Following a sequel to The Hills Have Eyes in 1985 and after one of his weaker outings, Deadly Friend, in 1986, Craven returned to the Nightmare arena. His co-wrote and executive produced A Nightmare on Elm Street 3: Dream Warriors in 1987. After that film’s success, Craven next turned to the voodoo culture of Haiti for 1988’s The Serpent and the Rainbow, one of his most accomplished films. The story was inspired by a Harvard graduate student who had visited Haiti and investigated alleged methods of zombification. This serious film covers zombies, torture, and the violence of Duvalier’s Haiti. Serpent and the Rainbow included another of Craven’s patented reality bending sequences, and its rich photography and attention to detail demonstrate how much care Craven puts into crafting his films.
The late 1980s and early 1990s saw Craven directing such films as 1989’s Shocker (which has more than a few similarities to Nightmare), and 1991’s The People Under the Stairs, which offers another horrific investigation of the American family. In 1992, Craven created an anthology style TV show called Nightmare Café. Reminiscent of The Twilight Zone, and co-starring Freddy himself, Robert Englund, it was ultimately cancelled after only six episodes. The show’s cancellation, nevertheless, gave Craven the time to prepare what was to become perhaps his best film.
As early as 1987, Craven had toyed with the idea of a film in which the malevolent spirit of Fred Krueger escapes into the real world. When asked to develop a story for Nightmare 3, this was Craven’s first idea, but it was rejected. This may have been for the best, since by 1994, Freddy Krueger had become a cultural icon. Craven used this to great advantage in his singular masterpiece, Wes Craven’s New Nightmare. In this film, almost all of the actors play themselves, and nearly all of them, including Robert Englund, are veterans of the original film. In this film, Freddy is not a wise-cracking murderer, but rather the latest incarnation of an ancient evil that is occasionally caught and trapped by storytellers. This film skillfully mixes reality with fiction, and the result is one of the most thoughtful and original horror films in quite some time.
Next up for Craven was the horror-comedy Vampire in Brooklyn, in which he collaborated with Eddie Murphy. It is one of Craven’s lesser and more forgettable works, and was not a box office success. For his next project, Craven worked with screenwriter Kevin Williamson to revisit the idea of reality mixing with fiction. The result was the third of Craven’s landmark films.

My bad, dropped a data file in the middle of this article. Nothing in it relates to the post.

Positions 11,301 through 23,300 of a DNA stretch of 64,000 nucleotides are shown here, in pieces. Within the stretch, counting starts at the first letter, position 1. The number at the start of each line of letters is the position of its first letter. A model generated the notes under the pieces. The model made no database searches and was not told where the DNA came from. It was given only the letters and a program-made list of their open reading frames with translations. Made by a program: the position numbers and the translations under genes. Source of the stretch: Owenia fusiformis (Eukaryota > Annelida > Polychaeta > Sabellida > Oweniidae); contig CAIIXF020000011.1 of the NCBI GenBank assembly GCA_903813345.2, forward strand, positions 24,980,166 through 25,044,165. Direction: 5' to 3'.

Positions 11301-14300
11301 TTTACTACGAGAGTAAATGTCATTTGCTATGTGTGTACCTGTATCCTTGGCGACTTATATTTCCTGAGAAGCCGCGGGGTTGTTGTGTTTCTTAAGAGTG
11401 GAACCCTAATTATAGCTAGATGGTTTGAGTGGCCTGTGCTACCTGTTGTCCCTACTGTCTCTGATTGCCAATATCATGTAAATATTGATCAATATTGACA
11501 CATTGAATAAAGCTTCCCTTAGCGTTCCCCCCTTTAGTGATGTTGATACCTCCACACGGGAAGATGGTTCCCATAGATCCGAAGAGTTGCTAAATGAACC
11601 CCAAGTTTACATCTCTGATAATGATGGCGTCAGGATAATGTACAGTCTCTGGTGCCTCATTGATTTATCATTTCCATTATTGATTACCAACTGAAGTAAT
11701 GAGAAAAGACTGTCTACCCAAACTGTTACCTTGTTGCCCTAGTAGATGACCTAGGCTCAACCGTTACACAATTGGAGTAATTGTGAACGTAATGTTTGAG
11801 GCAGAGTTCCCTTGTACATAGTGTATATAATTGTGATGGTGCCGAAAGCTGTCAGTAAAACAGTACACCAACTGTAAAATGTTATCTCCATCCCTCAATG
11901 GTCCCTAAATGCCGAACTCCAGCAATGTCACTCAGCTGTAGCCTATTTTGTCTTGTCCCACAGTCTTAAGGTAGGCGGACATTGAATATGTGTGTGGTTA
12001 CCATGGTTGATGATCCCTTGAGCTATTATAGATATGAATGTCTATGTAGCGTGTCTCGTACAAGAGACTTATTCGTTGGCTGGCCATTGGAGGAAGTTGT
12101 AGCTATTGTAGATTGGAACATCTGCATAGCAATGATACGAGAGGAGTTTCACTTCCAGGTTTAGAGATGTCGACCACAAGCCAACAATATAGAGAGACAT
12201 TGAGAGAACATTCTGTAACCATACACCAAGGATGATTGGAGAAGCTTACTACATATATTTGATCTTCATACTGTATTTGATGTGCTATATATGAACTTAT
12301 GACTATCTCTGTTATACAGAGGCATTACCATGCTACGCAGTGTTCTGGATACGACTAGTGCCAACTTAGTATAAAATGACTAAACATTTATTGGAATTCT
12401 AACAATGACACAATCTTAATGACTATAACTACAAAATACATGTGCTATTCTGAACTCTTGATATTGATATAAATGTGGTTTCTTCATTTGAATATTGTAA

That film was Scream (1996). With this one movie, Craven and Williamson redefined the slasher film genre, changing forever the ways they were written and produced. The characters are not brainless teens that are slowly killed one by one by an unstoppable killer. Instead, they are savvy, cool characters who know almost everything about horror films. The famous rules of surviving a horror film, “don’t drink, don’t have sex, and never say ‘I’ll be right back’” are rattled off by one of the characters. The love of slasher films is obvious in Scream and its two sequels (made in 1997 and 2000), even through Craven and Williamson poke a lot of fun at the slasher genre. Scream both looks back at the slasher film and redefines it at the same, and the sub-genre has not been the same since.
In the new millennium, Craven had directed two uneven films, Cursed in 2005, which is his and Williamson’s spin on lycanthropy, and, in the same year, Red Eye, a thriller set on an airplane. He has also been executive producer on such films Dracula 2000, and he produced the 2006 remake of The Hills Have Eyes, as well as writing its sequel, The Hills Have Eyes II in 2007. While he has ruled out being involved with any future Nightmare films, he is planning a remake of Shocker, and has also made some non-genre films, such as the Oscar-nominated Music of the Heart, as well. Wes Craven is one of horror’s true luminaries, who will hopefully continue to set new standards for screen horror.